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Ageing and burst of surface bubbles

Published online by Cambridge University Press:  30 July 2018

S. Poulain
Affiliation:
The Fluid Dynamics of Disease Transmission Laboratory, Massachusetts Institute of Technology, Cambridge, MA 02139, USA
E. Villermaux
Affiliation:
Aix Marseille Université, CNRS, Centrale Marseille, IRPHE UMR 7342, 13384 Marseille, France Institut Universitaire de France, Paris, France
L. Bourouiba*
Affiliation:
The Fluid Dynamics of Disease Transmission Laboratory, Massachusetts Institute of Technology, Cambridge, MA 02139, USA
*
Email address for correspondence: lbouro@mit.edu

Abstract

Upon burst, surface bubbles transfer biological and chemical material from water bodies to the air we breathe via the production of droplets. An understanding of what shapes the size and payload of such droplets starts by understanding the fundamental physics of bubble birth, drainage and burst. Our combined experimental and theoretical investigation focuses on film-drop-producing surface bubbles. Controlling fluid properties such as temperature, salinity and volatility, coupled with changes of ambient air saturation, we elucidate the ageing and lifetime of bubbles. We derive and validate a generalized bubble cap drainage model accounting for both curvature-pressure-induced drainage and Marangoni flows induced by the coupling between the bubble and its surrounding air. We show that this deterministic drainage is coupled with stochastic local perturbations, both intrinsic and extrinsic, from impacts by mist droplets to microbubbles. We derive the conditions for such perturbations to be lethal to the cap film, involving the competition of mixing and drainage time scales on the bubble, the film thickness, the size of the perturbation and the local Marangoni stresses introduced. We explain how the mixing dynamics on the cap ensures that bursts mostly occur at the foot of bubbles rather than on their cap. Our study sheds light on the coupling between the deterministic cap thinning and the stochastic events leading to bubble death. We conclude that ubiquitous water contaminants enable the birth of a bubble, sustain it through its ageing, but ultimately also kill it.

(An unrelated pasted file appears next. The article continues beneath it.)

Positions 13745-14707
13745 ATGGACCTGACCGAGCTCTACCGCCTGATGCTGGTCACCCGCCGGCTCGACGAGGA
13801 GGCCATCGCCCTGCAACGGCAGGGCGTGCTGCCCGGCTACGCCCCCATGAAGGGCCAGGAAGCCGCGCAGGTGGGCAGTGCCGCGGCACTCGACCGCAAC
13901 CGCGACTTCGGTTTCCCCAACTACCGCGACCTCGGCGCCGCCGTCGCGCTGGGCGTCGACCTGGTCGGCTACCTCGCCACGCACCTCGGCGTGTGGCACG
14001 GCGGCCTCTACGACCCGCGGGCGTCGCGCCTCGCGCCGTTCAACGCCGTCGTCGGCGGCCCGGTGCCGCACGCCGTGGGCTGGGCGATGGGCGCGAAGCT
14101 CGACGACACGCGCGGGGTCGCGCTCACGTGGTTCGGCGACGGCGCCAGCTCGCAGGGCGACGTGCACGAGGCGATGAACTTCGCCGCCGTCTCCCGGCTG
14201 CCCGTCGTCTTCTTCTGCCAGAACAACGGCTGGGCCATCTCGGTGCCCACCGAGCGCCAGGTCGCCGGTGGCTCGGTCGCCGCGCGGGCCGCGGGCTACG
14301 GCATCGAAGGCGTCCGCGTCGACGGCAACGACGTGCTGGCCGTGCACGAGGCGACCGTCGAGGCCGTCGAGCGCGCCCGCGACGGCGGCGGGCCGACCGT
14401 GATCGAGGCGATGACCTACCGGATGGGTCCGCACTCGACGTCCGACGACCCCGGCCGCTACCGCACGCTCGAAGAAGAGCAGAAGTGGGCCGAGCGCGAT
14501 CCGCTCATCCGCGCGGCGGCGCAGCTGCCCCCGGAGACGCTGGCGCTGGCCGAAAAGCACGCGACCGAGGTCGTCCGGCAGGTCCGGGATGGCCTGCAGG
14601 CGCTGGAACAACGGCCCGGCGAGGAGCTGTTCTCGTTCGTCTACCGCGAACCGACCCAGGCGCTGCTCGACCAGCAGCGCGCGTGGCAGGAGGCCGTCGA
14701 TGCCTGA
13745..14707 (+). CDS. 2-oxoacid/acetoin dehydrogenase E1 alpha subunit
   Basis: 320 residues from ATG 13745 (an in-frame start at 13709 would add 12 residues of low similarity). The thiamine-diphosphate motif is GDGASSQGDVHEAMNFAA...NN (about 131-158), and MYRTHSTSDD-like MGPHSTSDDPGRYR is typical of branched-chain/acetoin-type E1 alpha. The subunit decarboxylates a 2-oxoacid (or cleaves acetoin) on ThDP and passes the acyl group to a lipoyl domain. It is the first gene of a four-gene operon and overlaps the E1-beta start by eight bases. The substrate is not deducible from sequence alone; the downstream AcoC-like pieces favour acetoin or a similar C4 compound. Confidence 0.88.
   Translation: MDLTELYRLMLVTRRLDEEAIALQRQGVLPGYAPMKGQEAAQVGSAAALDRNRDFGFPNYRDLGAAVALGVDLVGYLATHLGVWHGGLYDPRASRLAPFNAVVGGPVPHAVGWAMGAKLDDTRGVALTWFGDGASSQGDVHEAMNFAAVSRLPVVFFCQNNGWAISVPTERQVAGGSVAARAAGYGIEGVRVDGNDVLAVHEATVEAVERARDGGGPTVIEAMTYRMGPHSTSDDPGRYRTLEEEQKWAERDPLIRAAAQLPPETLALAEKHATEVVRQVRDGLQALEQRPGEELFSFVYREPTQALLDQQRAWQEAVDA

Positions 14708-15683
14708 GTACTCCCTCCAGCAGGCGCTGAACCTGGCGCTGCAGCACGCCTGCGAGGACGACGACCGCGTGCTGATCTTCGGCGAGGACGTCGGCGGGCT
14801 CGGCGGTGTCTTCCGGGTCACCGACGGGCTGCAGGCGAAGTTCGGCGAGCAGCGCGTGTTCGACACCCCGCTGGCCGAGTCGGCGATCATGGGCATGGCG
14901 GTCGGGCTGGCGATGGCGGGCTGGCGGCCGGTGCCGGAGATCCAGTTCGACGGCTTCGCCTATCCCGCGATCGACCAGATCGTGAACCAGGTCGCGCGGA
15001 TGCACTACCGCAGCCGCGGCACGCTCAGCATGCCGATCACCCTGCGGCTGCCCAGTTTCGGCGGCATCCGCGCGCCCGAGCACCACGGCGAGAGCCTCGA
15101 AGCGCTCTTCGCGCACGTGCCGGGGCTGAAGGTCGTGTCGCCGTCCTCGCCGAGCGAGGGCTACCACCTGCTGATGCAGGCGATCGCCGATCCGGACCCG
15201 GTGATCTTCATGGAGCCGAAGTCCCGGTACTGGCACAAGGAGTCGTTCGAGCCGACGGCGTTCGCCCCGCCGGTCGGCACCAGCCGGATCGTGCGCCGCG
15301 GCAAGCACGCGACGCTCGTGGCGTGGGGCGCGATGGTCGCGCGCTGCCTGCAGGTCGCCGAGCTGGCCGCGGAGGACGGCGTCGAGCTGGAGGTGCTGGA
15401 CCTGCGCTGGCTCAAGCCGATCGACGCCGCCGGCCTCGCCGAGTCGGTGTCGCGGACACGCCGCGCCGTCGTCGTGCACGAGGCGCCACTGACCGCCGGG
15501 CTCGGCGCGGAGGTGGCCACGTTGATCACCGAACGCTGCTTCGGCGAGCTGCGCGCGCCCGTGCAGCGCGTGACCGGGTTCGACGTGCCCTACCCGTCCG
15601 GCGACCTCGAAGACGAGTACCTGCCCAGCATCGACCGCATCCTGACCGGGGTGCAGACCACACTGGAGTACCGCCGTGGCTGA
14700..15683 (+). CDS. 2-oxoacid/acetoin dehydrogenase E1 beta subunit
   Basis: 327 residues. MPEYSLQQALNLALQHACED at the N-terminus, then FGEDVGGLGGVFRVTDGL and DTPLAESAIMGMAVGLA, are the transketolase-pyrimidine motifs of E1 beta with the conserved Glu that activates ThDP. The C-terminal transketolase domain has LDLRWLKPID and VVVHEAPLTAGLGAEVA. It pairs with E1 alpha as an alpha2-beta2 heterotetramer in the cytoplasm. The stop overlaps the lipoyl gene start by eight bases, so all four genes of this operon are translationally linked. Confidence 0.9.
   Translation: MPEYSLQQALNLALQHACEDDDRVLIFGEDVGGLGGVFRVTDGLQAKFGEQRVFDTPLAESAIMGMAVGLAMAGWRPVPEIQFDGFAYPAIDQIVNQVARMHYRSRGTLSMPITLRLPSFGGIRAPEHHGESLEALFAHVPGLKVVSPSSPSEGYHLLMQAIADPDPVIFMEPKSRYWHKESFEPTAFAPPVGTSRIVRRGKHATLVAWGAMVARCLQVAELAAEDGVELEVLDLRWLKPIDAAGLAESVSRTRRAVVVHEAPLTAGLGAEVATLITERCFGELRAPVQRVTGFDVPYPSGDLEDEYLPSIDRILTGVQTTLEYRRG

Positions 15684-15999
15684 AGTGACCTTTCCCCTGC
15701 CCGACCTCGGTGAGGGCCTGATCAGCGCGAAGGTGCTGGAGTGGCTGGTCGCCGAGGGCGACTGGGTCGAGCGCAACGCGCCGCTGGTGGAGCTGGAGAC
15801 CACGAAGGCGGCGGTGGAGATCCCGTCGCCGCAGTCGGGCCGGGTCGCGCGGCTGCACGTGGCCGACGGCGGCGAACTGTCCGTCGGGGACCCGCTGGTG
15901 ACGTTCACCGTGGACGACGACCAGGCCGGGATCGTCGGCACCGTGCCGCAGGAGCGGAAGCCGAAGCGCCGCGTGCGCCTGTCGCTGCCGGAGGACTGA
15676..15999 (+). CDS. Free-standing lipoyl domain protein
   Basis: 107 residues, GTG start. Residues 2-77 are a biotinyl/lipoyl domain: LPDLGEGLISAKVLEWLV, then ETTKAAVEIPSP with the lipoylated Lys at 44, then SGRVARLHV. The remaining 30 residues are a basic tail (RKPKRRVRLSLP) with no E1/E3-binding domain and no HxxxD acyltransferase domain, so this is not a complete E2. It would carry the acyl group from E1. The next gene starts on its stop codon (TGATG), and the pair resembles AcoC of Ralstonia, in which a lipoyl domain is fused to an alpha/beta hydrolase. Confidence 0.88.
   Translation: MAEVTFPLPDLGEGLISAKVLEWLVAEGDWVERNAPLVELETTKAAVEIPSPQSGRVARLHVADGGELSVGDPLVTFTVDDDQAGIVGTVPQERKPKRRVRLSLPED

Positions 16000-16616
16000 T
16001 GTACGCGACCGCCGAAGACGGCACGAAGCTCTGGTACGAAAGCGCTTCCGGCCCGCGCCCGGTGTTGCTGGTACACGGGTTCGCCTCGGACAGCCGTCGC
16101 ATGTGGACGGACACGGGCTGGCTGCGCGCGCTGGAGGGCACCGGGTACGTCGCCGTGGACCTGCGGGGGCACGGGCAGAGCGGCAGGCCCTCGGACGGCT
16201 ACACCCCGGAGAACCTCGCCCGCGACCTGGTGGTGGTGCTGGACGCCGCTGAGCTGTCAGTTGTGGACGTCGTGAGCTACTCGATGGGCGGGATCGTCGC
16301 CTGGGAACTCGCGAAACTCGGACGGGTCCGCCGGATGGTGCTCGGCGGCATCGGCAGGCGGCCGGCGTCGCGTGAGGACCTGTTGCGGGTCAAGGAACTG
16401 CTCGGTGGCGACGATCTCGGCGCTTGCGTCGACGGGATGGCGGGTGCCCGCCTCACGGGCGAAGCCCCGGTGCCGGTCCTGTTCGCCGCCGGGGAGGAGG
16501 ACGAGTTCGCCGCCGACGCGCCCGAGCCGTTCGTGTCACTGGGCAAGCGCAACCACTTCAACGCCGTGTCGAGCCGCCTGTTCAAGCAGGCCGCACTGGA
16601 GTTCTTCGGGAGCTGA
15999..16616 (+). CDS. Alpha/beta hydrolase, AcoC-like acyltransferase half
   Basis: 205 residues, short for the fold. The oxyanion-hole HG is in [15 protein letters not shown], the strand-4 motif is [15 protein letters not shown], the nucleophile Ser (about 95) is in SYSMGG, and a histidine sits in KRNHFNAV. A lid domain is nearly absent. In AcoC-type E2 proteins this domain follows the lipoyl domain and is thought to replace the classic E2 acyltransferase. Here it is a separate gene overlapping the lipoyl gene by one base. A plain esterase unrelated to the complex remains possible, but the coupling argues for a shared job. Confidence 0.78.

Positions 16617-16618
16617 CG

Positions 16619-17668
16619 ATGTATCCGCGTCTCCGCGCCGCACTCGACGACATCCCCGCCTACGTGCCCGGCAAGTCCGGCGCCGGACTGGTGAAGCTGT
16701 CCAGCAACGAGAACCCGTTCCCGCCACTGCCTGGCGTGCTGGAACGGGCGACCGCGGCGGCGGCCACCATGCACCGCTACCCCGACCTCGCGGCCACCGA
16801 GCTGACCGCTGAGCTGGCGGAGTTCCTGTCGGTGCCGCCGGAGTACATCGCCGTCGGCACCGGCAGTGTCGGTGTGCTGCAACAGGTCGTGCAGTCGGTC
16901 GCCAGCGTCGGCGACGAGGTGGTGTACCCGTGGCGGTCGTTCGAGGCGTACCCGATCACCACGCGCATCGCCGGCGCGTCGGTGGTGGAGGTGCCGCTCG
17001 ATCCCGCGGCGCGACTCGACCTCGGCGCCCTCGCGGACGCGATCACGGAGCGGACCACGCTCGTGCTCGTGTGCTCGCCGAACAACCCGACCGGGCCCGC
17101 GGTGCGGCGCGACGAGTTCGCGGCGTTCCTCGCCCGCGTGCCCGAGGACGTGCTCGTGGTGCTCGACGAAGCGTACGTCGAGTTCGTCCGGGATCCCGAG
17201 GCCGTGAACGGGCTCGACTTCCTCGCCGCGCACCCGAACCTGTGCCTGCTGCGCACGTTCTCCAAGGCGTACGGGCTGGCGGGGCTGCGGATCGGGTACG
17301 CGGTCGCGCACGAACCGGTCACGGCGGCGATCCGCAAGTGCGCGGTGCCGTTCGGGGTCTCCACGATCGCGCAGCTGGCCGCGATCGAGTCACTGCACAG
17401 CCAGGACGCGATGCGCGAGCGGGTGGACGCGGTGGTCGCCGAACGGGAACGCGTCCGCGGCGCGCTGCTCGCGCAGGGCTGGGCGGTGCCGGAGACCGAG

Type
JFM Papers
Copyright
© 2018 Cambridge University Press 

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